In the case of judge-made law, the judiciary follows settled legal doctrine. Where the doctrine is underdeveloped or in need of revision, the judiciary develops it incrementally through accepted pathways of legal reasoning in accordance with sensible, widely accepted underlying principles: R. v. Salituro, 1991 CanLII 17 (SCC),  3 S.C.R. 654, 68 C.C.C. (3d) 289; Paradis Honey Ltd. v. Canada (Attorney General), 2015 FCA 89,  1 F.C.R. 446, at paras. 116-117.
 In the case of statute law, the judiciary interprets it—exactly as drafted by those we elect—to ascertain and implement its authentic meaning, not to amend it: see TELUS, Rafilovitch, Michel, Williams, Cheema, Hillier, all above.
 And in the case of the Constitution, the judiciary fearlessly gives it force and effect but should follow precedent, moving incrementally, avoiding any temptation to treat the Constitution as just "“an empty vessel to be filled with whatever meaning [it] might wish from time to time”": Reference Re Public Service Employee Relations Act (Alta.), 1987 CanLII 88 (SCC),  1 S.C.R. 313 at para. 151.
 In all these areas, the judiciary, acting within its proper sphere, strives to make legal doctrine stable, simple and clear. This furthers freedom: it gives us certainty and predictability, it arms us with knowledge of what we can do, and it warns us about what we cannot do.
 In short, freestanding policy-making and law-making is not for the judiciary. Judges are nothing more than cloistered, well-off, tenured lawyers who happen to hold a judicial commission. Freestanding policy-making and law-making is for the politicians we elect. If we do not like their policies and laws, we can vote them out of office.
 What is the take-away here for those bringing motions to intervene? Those who understand the proper role of the judiciary and show how they can help the Court on the real issues in a case are more likely to be admitted. And once admitted, their submissions can be decisive.
In Le-Vel Brands, LLC v. Canada (Attorney General) (Fed CA, 2023) the Federal Court of Appeal (Stratas JA) stresses the importance of intervenors moving quickly to seek intervention status, and not delaying the primary case:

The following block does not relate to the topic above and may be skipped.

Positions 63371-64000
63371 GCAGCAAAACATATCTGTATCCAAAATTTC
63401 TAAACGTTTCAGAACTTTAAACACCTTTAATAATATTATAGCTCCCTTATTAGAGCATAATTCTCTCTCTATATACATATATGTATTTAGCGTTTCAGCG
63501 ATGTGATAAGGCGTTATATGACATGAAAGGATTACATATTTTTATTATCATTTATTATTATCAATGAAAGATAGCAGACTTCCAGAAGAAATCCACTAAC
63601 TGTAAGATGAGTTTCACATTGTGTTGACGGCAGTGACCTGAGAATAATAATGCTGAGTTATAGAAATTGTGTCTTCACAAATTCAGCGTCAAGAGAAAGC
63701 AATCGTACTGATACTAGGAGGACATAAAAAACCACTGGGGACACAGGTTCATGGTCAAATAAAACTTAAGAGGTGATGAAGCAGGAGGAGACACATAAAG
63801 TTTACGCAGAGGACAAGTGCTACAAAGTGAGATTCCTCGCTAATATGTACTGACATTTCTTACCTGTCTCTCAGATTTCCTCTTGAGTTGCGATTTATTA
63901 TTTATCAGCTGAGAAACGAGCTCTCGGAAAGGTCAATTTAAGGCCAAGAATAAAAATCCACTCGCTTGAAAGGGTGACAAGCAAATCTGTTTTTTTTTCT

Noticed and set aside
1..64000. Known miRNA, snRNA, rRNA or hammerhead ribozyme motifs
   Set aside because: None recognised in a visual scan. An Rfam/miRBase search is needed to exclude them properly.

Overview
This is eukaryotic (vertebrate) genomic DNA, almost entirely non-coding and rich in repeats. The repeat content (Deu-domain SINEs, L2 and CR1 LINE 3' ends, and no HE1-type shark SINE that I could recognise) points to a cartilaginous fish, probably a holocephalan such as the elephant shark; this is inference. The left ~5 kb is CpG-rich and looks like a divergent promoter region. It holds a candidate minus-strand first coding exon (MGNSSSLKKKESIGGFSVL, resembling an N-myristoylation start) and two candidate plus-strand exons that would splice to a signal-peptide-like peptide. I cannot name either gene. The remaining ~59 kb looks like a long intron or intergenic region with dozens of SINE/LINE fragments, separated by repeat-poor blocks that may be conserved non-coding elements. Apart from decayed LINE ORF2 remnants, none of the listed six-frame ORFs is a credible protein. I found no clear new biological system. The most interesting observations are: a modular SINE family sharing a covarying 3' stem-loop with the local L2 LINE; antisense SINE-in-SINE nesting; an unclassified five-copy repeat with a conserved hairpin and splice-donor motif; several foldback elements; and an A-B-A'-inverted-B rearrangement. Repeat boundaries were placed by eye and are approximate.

(3) The third element: the interests of justice. Imperial Oil Limited v. Haseeb
 Those who have a valuable perspective and who are "“[k]een for their important viewpoint to be heard”" act quickly and "“jump off the starting blocks when they hear the starter’s pistol”": Canada (Attorney General) v. Canadian Doctors for Refugee Care, 2015 FCA 34, 470 N.R. 167 at para. 28. This minimizes delay and furthers the quick and orderly progression of the case.
 This appeal began in April 2022. The parties filed their memoranda of fact and law in September and November 2022. But the proposed interveners did not announce their intention to intervene until December 2022. They did not get around to filing their motion material until February 2023.
 This appeal has been ready for hearing since November 2022. However, it has been put on hold because of this intervention motion. Were the motion granted, more delay would ensue: the interveners would file their submissions and then the other parties would have to respond.
 Overall, the delay is contrary to the imperatives of Rule 3. It militates against granting leave to intervene.
In Imperial Oil Limited v. Haseeb (Ont CA, 2022) the Court of Appeal considered the test for intervention, and a practice point:
 When deciding motions for leave to intervene, as a friend of the court, pursuant to r. 13.03(1), the court will generally consider (1) the nature of the case and issues that are to be addressed, and (2) the likelihood the applicant will make a useful contribution to the resolution of the appeal without causing injustice to the immediate parties: Peel (Regional Municipality) v. Great Atlantic & Pacific Co. of Canada (1990), 1990 CanLII 6886 (ON CA), 74 O.R. (2d) 164 (C.A.), at p. 167 and Jones v. Tsige (2011), 2011 CanLII 99894 (ON CA), 106 O.R. (3d) 721 (C.A.), at para. 21.. ClubLink Corporation ULC v. Oakville (Town)